(Reuters) - Detroit, Chicago and three other U.S. cities fell into financial distress for a variety of reasons, according to analyses of financial data released on Thursday.
The Center for State and Local Government Leadership at Virginia’s George Mason University examined a handful of the most troubled cities, along with Baltimore, which despite a population drop and high poverty levels is on a solid financial footing.
Detroit, which made the biggest municipal bankruptcy filing in U.S. history on July 18, wound up in bankruptcy court due largely to its steep population drop, cuts in state aid and collapsing real estate values, the report said.
Chicago’s issues leading to steep cuts to its credit ratings are rooted in large measure in its high labor costs, while San Bernardino in California is seeing tight times chiefly because of a flawed city charter and inhospitable state politics, the study found.
Detroit wound up in bankruptcy court because, while its revenue is higher than other Michigan cities on a per capita basis, there was not enough cash to cover services. High debt and pension costs also contributed.
“Filing for municipal bankruptcy is a critical step for Detroit to stop its hemorrhaging and to develop, in concert with the state, a realistic plan to overcome its insolvency,” the center said.
The study noted Michigan’s biggest city needs radical changes to its physical borders and governance, as well as shared services to succeed.
Chicago, meanwhile, faces “seemingly intractable labor issues” that are impeding changes to rein in burgeoning pension costs, according to the center. That in turn could fuel fears of higher property taxes and derail economic expansion.
“The more of its budget the city must divert to meet unsustainable pension obligations, the less it has to address its goal of investments in the city’s infrastructure, schools and public safety - investments fundamental to the city’s economic future,” the analysis said.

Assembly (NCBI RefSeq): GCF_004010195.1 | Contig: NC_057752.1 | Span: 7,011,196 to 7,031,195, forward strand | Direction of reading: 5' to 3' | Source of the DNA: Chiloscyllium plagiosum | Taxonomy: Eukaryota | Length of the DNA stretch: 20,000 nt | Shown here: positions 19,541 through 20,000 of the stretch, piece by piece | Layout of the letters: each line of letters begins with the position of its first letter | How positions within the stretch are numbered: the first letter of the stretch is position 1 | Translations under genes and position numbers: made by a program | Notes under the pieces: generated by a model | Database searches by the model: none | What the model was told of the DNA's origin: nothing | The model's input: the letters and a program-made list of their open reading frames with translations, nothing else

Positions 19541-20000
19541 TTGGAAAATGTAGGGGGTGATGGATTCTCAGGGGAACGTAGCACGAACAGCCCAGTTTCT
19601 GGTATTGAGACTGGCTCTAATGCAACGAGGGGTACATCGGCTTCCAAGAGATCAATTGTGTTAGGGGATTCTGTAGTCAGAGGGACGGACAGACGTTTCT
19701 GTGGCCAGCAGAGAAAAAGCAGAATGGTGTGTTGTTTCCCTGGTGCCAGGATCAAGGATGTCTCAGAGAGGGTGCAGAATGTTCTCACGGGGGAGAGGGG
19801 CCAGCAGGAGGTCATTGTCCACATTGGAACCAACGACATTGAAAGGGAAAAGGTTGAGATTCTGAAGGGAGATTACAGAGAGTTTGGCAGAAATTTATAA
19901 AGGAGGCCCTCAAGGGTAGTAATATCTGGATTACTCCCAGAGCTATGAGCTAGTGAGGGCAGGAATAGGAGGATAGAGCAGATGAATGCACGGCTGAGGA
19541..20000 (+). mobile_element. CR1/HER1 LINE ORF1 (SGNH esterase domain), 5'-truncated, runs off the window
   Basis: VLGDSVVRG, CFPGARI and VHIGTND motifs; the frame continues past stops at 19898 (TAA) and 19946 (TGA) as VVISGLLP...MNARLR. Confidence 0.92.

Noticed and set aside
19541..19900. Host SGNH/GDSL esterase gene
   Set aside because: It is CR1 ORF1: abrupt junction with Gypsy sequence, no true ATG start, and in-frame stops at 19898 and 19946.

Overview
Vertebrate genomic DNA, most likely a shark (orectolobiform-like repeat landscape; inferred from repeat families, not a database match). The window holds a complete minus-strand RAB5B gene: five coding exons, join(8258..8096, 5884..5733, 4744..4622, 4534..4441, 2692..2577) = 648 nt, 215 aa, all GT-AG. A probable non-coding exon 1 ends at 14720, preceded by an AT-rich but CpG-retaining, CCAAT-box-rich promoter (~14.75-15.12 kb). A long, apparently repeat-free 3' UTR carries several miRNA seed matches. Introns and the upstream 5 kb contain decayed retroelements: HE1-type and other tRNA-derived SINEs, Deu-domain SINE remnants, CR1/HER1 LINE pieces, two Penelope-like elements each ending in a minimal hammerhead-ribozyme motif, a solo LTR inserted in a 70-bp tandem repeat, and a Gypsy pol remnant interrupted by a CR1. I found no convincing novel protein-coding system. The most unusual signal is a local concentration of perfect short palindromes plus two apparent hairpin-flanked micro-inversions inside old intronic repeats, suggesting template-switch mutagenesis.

California’s San Bernardino landed in bankruptcy court due in some measure to a flawed city charter that was amplified by an ingrained political culture, low state funding and economic shocks. The city charter gives the mayor broad power to veto ordinances, while at the same time granting the city attorney broad discretion to ignore requests from the mayor.
“A weak charter combined with a negative political culture made overcoming the economic shocks and state actions too steep a hill for San Bernardino to climb,” the center said.
Pittsburgh’s fiscal decline came to a head in 2003 and the state swooped in to help. While the city has made progress on its finances, it still struggles with state laws that limit revenue and require binding arbitration for public safety unions, the center concluded.
Providence, Rhode Island, was held up as a city that is making its way back to fiscal stability after loss of population and industry had put it on the brink of bankruptcy. A shared sacrifice approach that included spending cuts and tax increases led the city toward recovery, the center’s report said.
Reporting by Karen Pierog; Editing by Eric Walsh